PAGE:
I've had an odd week filled with conversations regarding words. As well as with words, which is helpful as wordless conversations, while fun, are much more difficult to carry on when not face to face.
It started Tuesday at my writing critique group when one of my partners commented that I use very old words. She'd industriously looked up the etymology of several words in my chapter and noted that they'd been around for several hundred years. I believe the example she gave was my use of the word shod. Her wise insight was that I should better consider my audience, that they may not share my appreciation of having to look up words when reading a novel. Her less helpful comment was that I might try writing more common.
I did not say "Have you met me?"
Such a comment isn't entirely new; I once had a colleague (fondly, I'm sure) say that she needed to consult a dictionary in order to hold a conversation with me. But I'm not apologetic for it either. I personally enjoy keeping lists of the words I discover while reading for which I don't already know the meanings. I may not always get around to looking them up, but I've scraps of paper all over the place filled with driblets to research...one of these days.
That's not everyone's cup of tea. Many would rather just dive into an enjoyable story and escape for a while. Lord knows I've been there too. But the books and stories I return to are the ones that challenge and engage me.
That same week, while waiting for an office birthday party to commence, my senior writer Doug asked me if the proper phrase was "a happy medium" or "a happy median". I said it's the first and, as he thought otherwise, there went 10 minutes of us in fervent debate about the matter. After which there was cake and laughter and smart-mouthed talk, because that's the kind of people I work with - for the most part.
About half an hour after returning to my office, pleasantly filled with the ooey gooey chocolate center of an ice-cream cake, there was Doug again. "OK, I've got one for you. Is it 'chomping at the bit' or 'champing at the bit'?" I said chomping and there went another 15 minutes of debate complete with Doug visualizing his point with an - um - evocative imitation of a horse chomping on its bit complete with foot stamping. It also included a lively discussion of past tense, present tense, past present tense and so on. (BTW - Webster's backs me up in both instances.)
This is our idea of fun.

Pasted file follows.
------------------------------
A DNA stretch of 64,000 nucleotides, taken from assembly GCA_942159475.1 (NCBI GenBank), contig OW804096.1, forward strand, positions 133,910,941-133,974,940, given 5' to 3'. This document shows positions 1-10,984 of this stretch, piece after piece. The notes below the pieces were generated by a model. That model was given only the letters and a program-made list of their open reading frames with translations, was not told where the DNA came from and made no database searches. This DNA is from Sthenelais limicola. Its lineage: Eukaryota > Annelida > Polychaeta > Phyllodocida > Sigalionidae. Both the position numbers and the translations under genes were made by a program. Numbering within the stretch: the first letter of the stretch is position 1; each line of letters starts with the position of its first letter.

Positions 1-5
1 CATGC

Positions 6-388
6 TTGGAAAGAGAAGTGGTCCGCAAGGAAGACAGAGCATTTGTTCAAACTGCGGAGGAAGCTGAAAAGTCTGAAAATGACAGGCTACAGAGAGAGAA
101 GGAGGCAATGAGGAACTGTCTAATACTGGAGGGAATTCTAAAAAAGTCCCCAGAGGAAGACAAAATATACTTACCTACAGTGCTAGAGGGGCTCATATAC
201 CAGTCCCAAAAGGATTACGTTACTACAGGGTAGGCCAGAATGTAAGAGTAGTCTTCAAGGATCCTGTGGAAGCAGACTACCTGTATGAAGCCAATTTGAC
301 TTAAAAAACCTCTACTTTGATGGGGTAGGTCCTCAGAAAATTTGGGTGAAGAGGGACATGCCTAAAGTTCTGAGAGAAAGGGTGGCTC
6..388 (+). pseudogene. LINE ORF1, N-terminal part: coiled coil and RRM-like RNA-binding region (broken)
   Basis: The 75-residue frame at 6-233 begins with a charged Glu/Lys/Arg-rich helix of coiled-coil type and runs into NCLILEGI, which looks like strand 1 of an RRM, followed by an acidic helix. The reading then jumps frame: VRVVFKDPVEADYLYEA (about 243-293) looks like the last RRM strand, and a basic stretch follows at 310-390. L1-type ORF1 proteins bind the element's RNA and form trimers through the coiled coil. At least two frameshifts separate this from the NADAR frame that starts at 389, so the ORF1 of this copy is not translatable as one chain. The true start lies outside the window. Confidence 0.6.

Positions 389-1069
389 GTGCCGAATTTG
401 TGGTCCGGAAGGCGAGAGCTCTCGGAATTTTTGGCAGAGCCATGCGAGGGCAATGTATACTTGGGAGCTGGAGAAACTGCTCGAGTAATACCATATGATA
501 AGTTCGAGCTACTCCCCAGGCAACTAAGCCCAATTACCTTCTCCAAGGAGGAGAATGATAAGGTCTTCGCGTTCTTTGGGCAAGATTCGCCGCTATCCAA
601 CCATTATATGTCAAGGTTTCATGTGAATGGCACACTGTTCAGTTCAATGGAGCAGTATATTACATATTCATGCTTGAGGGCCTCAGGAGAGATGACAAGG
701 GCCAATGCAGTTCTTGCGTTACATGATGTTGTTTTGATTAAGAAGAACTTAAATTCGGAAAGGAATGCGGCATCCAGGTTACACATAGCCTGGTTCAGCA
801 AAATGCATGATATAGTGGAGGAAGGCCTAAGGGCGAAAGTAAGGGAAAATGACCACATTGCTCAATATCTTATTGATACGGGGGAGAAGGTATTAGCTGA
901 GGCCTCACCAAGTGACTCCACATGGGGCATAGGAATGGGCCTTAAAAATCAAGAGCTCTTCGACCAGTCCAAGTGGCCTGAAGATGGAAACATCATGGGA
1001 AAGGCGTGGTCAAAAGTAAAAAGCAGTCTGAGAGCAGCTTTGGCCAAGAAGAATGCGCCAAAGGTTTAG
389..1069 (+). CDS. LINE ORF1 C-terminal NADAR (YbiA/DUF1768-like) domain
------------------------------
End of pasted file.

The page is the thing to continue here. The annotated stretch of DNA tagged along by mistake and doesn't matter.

The phrase "get a life" comes to mind now.
Although the chomping imitation was not to be missed.
Then it was my turn.
"Is it 'You have another thing coming' or 'You have another think coming'?" This is one of my favorites. Doug, like most people, said "thing coming." But no one would say "if you thing I'm going to do this, you have another thing coming." No, it's "if you think I'm going to do this, you have another think coming." (Though Judas Priest would disagree with me.) People never say it that way, though, because it doesn't feel natural, however accurate it may be. It's just one of those grammar things that trips us up if we think about it for too long.
As, apparently, I do.
I like thinking about and exploring these things. I don't want to write more common and, frankly, I don't think I should have to. If you have to look up the words I'm using, well then I'm doing my job so buck up baby. I want to be challenging and provocative and to raise the bar in the conversational gauntlet. Too much of our lives are abbreviated, too many of our interactions are broken down to slang and text-acceptable tidbits. Too many times we don't think about what we're saying (though I never do that, oh no, not me.)
It's all quite wonky.
Pick up the glove and accept the challenge. Be adventurous. Buy a dictionary.
Or the Microsoft Word Thesaurus works in a pinch too.
The day after these grammatical deliberations I found myself using the phrase "chomping at the bit" in an e-mail. Of course, all I could see was Doug and his oh-so-special, horse-like demonstration. Damned if I didn't go back and change it (erroneously) to champing. Suddenly I had this grammar angel on my shoulder making me over think the smallest point till my brain wanted to weep.
I still can't figure out if it's my better or darker angel.
Guess I'll just have to settle for a happy medium.